So, I don’t know that I’ve got anything unique to add to the debate. However, on 19 April 2007 I bought a MacBook after being a hardcore, “power” Windows user for years. So, I have, in a limited capacity, made the “switch” (despite the annoying, cloying Mac “switch” ads, which almost caused me not to buy a Mac). I say “limited” because my two main computers remain Windows XP machines; this MacBook is more of an auxiliary machine–for portable use and traveling. And I do a lot of work on Linux servers, too.
Thus, I am not a OS chauvinist. And I have worked on Macs in the past and I bought my very first computer from Apple–the amazing little Apple 2e. What a sweet machine! Talk about no crashes? That was the last computer I used that never crashed.
Why did I buy a Mac this time?
One of my computer’s hard drives just died (after only two years of use! crummy HP desktop computer!) and I was in the market for a new one and I rilly don’t want to go to Windows Vista. (Reasons not to use Vista: number 1.)
I’m interested in some lightweight video editing using Final Cut Pro. I teach in a department that teaches video editing and Macs are what my colleagues use. I want to be able to draw on their expertise, although I have had good luck with Adobe Premiere and Adobe Premiere Elements.
I plan to use the Crappy Software Blog to chronicle the joys and sorrows of learning a new operating system. We’ll see how much detail I feel like writing. If an item has already been well covered elsewhere, I may just list it here–unless its craposity warrants further comment.
This post will be updated/edited as I discover more things about Mac OS (X Tiger).
The display is well-defined and very bright. I suspect it’s something about the Mac gamma setting. In any event, photos and videos look great.
Web pages appear to render more quickly in Firefox than in the same software on Windows. (No, I won’t be using the sucky, Mac-provided Safari. What a substandard Web browser!)
When you first create an account, it uses the built-in camera to snap your picture to use as an avatar. Cute!
If you put two fingers on the touch pad, you can scroll with them (instead of just moving the cursor). Handy!
Adjusting monitor settings is more intelligent on OS X than Windows XP. If you’re running two monitors (e.g., my MacBook and an external monitor) and you call up the “Displays” settings, it shows a window for each directly on the individual monitor screens–unlike Windows which only shows you the settings for one or the other and makes you guess which is which.
Also, the Mac seems to be smarter about handling dual monitors. I had a window open in one monitor when I unplugged it. The Mac shifted the window over to the still connected monitor. In Windows, if you try that, then the “open” window still displays on the phantom monitor and you can’t see it. It becomes very difficult, then, to move that window back onto the visible monitor space.
The Delete key is a backspace key.
Similarly, when viewing files in the Finder, you cannot delete a file with the Delete key alone. Instead, you must Move to Trash with a combination of Command-Delete.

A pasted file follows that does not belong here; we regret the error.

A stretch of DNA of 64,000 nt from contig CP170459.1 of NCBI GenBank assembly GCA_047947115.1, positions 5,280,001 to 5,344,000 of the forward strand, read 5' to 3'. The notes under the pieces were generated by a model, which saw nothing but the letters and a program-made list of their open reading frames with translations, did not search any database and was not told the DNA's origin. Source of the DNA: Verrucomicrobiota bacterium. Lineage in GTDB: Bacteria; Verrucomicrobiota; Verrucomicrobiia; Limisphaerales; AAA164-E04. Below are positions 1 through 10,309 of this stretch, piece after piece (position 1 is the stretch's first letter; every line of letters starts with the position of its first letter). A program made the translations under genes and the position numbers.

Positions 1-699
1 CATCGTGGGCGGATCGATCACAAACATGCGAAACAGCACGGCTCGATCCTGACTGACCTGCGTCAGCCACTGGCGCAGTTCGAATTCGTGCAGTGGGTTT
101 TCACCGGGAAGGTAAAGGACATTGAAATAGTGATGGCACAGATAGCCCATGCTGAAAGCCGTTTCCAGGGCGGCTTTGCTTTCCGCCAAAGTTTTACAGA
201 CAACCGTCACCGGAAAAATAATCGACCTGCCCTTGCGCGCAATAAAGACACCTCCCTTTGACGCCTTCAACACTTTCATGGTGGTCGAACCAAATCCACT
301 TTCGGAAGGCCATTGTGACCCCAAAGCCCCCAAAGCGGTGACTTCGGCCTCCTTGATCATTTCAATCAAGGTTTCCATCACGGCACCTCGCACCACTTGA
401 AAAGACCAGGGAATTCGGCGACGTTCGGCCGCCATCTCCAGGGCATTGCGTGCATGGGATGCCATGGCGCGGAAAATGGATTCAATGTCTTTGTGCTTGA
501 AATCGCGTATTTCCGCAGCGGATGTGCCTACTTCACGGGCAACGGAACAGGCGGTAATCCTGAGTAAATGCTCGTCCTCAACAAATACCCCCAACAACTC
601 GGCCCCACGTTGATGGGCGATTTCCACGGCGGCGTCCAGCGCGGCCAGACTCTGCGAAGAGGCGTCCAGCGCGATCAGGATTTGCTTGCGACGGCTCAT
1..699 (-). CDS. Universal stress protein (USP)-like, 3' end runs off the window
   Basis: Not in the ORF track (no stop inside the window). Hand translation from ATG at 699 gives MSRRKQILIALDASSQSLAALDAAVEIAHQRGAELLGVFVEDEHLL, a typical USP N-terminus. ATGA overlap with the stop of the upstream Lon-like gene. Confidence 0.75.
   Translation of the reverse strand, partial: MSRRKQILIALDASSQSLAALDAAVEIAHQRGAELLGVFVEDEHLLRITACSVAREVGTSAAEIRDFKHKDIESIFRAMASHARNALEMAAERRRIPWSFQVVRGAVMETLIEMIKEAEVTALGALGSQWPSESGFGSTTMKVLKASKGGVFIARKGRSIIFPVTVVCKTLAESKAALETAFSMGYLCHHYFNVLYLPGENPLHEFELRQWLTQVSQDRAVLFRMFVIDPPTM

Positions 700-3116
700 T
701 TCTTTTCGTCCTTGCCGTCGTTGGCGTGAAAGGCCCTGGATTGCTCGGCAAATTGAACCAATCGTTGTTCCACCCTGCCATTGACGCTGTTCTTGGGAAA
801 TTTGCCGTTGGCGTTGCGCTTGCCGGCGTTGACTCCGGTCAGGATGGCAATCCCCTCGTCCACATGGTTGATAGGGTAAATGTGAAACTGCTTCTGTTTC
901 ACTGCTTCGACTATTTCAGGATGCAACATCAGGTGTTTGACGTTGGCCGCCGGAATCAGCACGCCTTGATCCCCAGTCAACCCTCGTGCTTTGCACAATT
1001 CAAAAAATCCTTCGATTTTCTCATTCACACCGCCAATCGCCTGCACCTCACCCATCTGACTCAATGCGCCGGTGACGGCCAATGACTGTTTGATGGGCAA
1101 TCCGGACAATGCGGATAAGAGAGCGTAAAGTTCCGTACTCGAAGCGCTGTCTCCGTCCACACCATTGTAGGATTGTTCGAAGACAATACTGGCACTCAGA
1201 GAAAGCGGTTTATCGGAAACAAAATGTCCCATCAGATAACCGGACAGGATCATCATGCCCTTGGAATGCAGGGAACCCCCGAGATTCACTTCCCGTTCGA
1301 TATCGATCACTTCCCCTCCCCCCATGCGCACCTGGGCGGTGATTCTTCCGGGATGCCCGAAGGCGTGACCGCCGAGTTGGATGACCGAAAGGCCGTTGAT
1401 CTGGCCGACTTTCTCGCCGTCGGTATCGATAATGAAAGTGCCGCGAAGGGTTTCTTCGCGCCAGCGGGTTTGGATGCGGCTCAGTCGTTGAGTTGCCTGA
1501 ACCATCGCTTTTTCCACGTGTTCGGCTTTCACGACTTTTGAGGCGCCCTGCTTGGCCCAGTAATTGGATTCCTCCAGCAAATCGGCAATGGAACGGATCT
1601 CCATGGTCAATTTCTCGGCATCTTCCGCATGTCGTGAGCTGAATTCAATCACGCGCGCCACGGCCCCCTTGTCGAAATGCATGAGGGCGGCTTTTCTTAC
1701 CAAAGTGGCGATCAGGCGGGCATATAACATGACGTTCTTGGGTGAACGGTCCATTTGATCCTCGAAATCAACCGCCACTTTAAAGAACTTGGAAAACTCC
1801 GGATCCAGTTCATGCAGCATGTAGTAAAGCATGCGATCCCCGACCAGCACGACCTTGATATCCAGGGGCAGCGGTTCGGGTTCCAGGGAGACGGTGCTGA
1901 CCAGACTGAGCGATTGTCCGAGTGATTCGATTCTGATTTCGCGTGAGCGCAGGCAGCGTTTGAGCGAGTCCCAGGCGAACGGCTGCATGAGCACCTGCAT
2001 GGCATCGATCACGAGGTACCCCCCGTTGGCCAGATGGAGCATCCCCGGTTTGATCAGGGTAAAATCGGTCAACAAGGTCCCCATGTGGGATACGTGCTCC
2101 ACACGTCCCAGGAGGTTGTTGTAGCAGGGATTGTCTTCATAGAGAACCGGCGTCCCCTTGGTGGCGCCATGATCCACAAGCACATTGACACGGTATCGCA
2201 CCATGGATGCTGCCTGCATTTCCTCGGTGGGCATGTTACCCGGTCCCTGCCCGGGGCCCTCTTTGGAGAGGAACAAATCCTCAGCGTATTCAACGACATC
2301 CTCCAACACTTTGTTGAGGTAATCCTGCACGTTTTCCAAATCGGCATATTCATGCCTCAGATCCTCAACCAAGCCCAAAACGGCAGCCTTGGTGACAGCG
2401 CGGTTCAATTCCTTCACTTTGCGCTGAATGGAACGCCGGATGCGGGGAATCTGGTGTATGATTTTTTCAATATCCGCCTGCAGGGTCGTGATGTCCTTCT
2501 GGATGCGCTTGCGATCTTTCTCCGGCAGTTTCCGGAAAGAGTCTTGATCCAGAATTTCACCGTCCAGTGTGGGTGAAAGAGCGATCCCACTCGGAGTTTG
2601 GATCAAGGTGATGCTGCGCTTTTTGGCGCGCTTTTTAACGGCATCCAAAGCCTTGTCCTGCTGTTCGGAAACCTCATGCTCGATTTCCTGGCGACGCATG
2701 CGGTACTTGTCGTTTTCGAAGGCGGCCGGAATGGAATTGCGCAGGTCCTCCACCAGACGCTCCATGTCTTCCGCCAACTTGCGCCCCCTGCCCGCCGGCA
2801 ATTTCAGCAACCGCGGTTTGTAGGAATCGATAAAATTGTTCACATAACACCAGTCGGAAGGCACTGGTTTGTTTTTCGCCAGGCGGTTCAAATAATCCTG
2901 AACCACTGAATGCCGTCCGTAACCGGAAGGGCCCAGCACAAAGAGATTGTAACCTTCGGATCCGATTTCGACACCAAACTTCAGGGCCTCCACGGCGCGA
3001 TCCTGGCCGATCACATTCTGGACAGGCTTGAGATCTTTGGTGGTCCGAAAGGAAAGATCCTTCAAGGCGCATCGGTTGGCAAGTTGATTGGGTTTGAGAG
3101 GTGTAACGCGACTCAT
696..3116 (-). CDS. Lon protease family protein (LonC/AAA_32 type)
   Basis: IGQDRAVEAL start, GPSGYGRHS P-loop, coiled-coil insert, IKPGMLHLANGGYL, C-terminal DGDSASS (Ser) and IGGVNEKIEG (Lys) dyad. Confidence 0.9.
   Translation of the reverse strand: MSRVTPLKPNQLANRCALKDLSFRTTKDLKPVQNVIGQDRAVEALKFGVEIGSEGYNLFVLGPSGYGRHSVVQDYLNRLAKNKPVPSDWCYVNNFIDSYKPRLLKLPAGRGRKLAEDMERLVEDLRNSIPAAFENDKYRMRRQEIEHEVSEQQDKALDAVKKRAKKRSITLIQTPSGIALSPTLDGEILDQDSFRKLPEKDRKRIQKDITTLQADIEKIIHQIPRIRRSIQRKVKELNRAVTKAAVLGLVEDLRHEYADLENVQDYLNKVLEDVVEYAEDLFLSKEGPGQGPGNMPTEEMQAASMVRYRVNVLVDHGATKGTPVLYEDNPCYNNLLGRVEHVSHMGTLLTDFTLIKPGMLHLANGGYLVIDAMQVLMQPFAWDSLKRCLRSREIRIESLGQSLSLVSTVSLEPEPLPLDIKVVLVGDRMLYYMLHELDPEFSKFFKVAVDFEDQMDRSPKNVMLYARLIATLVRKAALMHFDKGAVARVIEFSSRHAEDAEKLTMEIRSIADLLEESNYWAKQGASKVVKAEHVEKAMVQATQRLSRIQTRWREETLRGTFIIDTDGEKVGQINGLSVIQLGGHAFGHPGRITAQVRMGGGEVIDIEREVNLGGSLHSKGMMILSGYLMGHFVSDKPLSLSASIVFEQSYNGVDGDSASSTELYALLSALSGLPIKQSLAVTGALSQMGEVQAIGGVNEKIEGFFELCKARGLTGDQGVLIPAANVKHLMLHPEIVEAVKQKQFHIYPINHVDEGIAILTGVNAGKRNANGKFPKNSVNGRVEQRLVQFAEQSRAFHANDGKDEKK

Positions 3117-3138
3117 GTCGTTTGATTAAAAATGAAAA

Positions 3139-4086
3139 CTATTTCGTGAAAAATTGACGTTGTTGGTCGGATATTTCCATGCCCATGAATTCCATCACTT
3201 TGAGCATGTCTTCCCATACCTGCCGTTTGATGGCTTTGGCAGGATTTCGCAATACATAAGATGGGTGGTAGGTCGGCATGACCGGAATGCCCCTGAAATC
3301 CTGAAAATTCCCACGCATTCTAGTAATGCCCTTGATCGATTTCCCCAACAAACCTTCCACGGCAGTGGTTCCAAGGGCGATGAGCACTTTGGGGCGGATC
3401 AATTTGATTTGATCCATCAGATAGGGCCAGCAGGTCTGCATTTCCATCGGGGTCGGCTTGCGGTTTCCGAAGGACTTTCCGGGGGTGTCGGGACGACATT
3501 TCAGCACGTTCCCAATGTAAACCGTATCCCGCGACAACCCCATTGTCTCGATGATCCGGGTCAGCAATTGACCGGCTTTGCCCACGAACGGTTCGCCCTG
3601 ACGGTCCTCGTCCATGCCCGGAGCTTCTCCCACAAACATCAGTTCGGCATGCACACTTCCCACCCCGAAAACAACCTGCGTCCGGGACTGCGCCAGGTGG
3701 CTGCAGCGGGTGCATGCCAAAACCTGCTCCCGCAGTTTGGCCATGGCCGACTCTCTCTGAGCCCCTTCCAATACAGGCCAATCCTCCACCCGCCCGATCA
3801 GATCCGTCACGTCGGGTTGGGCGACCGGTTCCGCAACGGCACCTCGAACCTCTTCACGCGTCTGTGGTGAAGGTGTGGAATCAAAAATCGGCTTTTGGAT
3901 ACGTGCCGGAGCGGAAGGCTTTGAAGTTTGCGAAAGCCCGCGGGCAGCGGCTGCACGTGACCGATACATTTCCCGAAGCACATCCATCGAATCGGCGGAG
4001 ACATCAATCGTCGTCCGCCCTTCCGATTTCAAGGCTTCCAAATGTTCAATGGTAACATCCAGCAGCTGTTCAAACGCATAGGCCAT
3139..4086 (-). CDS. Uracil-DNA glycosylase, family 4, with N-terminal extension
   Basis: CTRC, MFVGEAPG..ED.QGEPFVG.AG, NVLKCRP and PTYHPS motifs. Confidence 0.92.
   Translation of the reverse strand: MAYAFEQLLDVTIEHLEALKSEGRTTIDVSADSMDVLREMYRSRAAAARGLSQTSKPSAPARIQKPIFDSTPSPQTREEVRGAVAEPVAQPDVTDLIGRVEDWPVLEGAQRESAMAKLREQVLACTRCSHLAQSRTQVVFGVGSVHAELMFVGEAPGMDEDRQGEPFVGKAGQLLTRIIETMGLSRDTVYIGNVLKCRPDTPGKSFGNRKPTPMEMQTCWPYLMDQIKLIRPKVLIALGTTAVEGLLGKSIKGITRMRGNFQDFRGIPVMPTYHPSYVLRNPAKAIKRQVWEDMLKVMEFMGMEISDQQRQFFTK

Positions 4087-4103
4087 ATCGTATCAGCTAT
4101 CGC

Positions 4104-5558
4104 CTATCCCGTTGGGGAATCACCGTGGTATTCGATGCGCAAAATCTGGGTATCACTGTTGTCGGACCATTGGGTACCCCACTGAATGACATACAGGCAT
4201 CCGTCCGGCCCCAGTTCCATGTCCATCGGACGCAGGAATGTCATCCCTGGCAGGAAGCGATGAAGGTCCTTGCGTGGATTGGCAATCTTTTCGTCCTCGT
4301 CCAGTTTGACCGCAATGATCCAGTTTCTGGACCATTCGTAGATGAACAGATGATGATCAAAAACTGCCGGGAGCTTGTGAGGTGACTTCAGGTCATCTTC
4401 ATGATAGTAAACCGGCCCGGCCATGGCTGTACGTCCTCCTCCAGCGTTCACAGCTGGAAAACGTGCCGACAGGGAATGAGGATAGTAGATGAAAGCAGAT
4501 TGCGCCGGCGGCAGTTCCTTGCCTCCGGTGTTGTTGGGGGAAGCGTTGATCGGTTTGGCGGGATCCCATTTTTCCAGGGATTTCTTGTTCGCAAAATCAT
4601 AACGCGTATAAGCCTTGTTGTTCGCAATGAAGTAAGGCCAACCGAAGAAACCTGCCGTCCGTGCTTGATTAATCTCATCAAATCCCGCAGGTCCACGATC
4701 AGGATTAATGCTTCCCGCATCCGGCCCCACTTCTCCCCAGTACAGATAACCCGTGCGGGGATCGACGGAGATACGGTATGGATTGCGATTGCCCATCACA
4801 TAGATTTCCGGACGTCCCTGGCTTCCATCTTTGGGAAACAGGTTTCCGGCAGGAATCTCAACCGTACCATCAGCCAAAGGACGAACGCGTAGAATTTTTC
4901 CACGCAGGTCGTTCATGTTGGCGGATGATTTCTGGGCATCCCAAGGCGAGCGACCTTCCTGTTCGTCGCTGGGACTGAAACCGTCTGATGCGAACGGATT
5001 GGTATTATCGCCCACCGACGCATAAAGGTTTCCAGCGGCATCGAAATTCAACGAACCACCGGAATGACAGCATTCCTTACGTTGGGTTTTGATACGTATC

And “regular” deleting is a two-button process: fn-delete (fn = “function” key).
The touchpad–like the mouse–has just one button. (Is this due to Apple stubbornness?!) But, thankfully, two-button mice work with it. (An $8 Logitech, wireless, two-button mouse works just fine with the MacBook.)
Page Down/Up requires pressing two keys instead of just one: fn-down/up arrow.
Maybe I’m just missing something, but selecting does not work as I expect with the and Home and End keys. That is, when holding down the shift key and End you should be able to select everything from that point to the end–in, say, a text box. But no…
Adding a conventional, non-Mac keyboard results in unpredictable key assignments. E.g., which key will work as the Open-Apple key? (However, some Microsoft keyboards will let you assign keys and, by default, will match the cmd-opt-ctrl keys’ layout to their position on a Mac keyboard.)
Windows can only be resized by click-dragging the lower-right corner (as opposed to click-dragging any edge of a window).
A special connector is required to connect to an external monitor. Windows laptops come with this as a standard feature. Apple charges $17 for a video adapter. Ain’t that chintzy for a $1,200 computer?
An update from Apple momentarily killed my built-in camera–less than a week after I bought it (so it “just works,” does it?). After dutifully going to Software Update and doing all the updates that were suggested, the camera stopped working. Went into Photo Booth and got nothing but a green screen. A Mac-using friend dug up this article, which explains, “Be sure that you shut your computer down completely (not just restart) after installing the update.” Shutting down is different that restarting? That sounds like a Windows thing! I thought Macs were smarter than that.Now I’m back in business and, using Photo Booth, I can create images such as the one below.
The keyboard shortcut for closing a windows (cmd-w) is right next to the shortcut for closing an entire application (cmd-q), which makes it super-easy to shut down an entire app when you were just intending to close one window within that app. Yes, I’ve already made this mistake.
Cmd-tab switches applications (just like, on Windows, alt-tab does), but it does not include app windows that are minimized to the dock.
iDVD is an excellent coaster maker. Initially, it seemed like iDVD was a great little program. It certainly makes the process of building a DVD dead simple. But it’s not so great at burning several disks in succession. Three times now, it’s locked up at the burn stage and created useless DVD coasters. Each time, it was after I’d successfully burned one disk and then told it to burn another. And each time, I had to force-quit iDVD after it hanged at this screen:
So, I’d have to say that Adobe Premiere Elements is the superior DVD authoring/burning software.
Neither a Joy Nor a Sorrow (tips/hints/tweaks I’d like to remember)
The Control key often acts like the right mouse button, giving one an options menu. (Odd that the Option key does not do that.) In MacSpeak, this is the control-click.
CMD-home/end take you to the start/end of a line.
Option-cursor takes to to the next word (like CTRL-cursor on Windows).